Carbon Monoxide (CO) poisoning is the leading cause of poisoning deaths in the United States. With the proper prevention, the threat can be minimized. Here are some important facts to promote awareness and minimize risks associated with Carbon Monoxide.
What is Carbon Monoxide?
· Carbon Monoxide is produced when a fuel is burned such as gas, kerosene, oil, charcoal or wood.
· Carbon Monoxide is both colorless and odorless, making it difficult to detect without an alarm.
Sources of Carbon Monoxide in the home:
· Carbon Monoxide accumulates when combustion gases cannot exit the home properly.
· Blocked chimneys, rusted heat exchanger, a broken chimney flue or idling engines in a garage may all cause CO to enter a home.
· Unvented combustion appliances such as fuel-burning space heaters, stoves and indoor charcoal grills also present a greater risk.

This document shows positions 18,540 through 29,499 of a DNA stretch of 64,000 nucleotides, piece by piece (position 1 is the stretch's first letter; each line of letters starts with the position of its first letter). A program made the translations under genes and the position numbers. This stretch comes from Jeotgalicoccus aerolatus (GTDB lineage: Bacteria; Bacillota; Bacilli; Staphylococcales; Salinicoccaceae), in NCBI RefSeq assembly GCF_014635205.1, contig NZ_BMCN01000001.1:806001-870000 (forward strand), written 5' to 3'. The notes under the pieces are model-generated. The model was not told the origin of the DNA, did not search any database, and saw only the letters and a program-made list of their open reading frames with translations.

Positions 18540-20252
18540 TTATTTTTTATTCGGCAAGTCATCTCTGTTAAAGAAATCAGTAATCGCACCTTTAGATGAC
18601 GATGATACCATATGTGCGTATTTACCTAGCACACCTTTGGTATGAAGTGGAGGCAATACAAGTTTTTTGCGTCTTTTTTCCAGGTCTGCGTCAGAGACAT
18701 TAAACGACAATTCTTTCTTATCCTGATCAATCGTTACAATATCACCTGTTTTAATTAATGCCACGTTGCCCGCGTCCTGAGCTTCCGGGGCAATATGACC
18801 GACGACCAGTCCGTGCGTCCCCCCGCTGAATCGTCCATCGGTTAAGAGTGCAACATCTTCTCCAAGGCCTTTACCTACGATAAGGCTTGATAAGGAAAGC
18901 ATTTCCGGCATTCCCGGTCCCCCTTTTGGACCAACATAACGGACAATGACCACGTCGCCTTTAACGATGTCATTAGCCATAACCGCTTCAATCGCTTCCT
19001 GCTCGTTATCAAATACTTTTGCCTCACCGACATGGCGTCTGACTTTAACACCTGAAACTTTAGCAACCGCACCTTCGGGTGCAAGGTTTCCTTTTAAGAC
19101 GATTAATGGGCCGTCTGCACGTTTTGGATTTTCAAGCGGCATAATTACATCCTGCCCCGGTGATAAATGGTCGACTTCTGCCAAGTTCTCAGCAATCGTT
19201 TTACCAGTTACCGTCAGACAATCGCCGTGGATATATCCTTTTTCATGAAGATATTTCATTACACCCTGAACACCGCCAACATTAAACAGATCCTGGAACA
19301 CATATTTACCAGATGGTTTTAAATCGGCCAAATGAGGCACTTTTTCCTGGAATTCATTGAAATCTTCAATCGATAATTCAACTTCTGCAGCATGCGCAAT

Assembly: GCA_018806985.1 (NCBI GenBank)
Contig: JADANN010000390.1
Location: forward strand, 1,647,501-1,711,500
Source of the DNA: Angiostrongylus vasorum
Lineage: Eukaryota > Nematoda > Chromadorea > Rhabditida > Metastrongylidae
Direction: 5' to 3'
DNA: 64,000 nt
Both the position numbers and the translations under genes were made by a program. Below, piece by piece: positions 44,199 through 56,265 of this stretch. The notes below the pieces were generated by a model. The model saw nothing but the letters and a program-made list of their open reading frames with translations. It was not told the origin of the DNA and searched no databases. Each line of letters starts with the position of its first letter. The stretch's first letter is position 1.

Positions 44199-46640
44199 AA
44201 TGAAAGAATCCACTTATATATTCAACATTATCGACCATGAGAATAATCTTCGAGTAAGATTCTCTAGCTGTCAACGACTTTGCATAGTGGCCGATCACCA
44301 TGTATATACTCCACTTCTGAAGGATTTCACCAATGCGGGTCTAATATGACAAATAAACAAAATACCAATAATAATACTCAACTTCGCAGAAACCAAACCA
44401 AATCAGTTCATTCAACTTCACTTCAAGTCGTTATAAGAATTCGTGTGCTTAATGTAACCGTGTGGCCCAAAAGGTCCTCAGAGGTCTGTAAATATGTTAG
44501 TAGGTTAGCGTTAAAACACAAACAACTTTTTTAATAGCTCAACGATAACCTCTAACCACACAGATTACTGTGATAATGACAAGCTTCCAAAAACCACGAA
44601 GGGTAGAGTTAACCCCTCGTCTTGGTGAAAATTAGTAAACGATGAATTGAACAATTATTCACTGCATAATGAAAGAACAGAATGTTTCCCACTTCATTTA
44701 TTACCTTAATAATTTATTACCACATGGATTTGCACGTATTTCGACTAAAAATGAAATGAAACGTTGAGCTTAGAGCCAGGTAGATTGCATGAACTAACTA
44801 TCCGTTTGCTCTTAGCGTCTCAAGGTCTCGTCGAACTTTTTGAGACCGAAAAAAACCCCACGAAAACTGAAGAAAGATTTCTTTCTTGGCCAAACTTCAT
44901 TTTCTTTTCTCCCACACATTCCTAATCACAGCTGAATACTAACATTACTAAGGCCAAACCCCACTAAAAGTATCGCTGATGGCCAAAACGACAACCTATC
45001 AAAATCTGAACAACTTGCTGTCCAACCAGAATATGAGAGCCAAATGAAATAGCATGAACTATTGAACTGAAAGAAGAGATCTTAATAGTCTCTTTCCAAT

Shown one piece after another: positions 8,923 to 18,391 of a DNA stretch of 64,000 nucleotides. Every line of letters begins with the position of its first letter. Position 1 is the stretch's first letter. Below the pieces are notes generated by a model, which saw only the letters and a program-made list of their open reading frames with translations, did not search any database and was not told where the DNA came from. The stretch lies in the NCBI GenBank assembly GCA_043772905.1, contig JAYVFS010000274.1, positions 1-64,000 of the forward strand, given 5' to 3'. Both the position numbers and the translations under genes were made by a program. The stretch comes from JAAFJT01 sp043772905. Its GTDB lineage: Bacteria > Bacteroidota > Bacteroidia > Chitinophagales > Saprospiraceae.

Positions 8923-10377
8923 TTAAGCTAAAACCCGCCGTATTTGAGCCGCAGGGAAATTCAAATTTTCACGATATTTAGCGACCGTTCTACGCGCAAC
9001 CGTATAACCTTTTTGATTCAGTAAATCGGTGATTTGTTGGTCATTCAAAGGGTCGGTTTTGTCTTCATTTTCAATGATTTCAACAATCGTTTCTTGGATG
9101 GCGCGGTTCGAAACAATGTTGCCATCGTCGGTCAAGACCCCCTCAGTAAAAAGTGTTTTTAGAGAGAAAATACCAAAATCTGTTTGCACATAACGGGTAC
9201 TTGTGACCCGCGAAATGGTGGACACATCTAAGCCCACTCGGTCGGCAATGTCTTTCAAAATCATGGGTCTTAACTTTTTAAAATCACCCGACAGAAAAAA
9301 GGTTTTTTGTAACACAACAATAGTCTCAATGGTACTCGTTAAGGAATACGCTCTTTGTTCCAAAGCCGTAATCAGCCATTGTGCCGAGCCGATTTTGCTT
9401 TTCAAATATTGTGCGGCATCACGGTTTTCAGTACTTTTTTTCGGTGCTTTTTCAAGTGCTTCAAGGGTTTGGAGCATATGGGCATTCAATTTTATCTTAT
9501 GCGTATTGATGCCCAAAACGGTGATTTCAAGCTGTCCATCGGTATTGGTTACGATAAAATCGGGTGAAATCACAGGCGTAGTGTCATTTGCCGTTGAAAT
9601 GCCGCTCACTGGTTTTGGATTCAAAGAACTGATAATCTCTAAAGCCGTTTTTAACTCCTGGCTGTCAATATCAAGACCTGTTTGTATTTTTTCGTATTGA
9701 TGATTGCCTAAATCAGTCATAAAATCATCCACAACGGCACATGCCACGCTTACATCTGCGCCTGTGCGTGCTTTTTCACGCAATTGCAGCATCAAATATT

Signs of high levels of Carbon Monoxide in the home:
· Rusting or streaking on chimney or vent.
· Excessive moisture or condensation inside the room or on the windows.
· Internal appliance damage or malfunctioning.
Carbon Monoxide poisoning symptoms:
· Flu-like symptoms such as nausea, dizziness, fatigue, disorientation and vomiting.
· Symptoms disappear or regress when you leave the home.
· Roommates/Housemates are having similar symptoms.
· If you are experiencing any of these symptoms, get fresh air and seek immediate medical attention.
Carbon Monoxide prevention:
· Carbon Monoxide alarms are vital in avoiding CO exposure and are commonly available. If you live off campus, it is recommended that you install a Carbon Monoxide detector or speak with your landlord to ensure that one is installed. A limited number of detectors are available from Panther Central for just $15 each.
· If you feel you may have been exposed to high levels of Carbon Monoxide, get fresh air, seek immediate medical attention, and inform the property manager/landlord ASAP.
For further information please visit the following websites.
American Lung Association: www.stateoftheair.org
Consumer Product Safety Commission: www.cpsc.gov
Environmental Protection Agency: www.epa.gov/iaq
Healthy Indoor Air for America’s Homes: www.healthyindoorair.org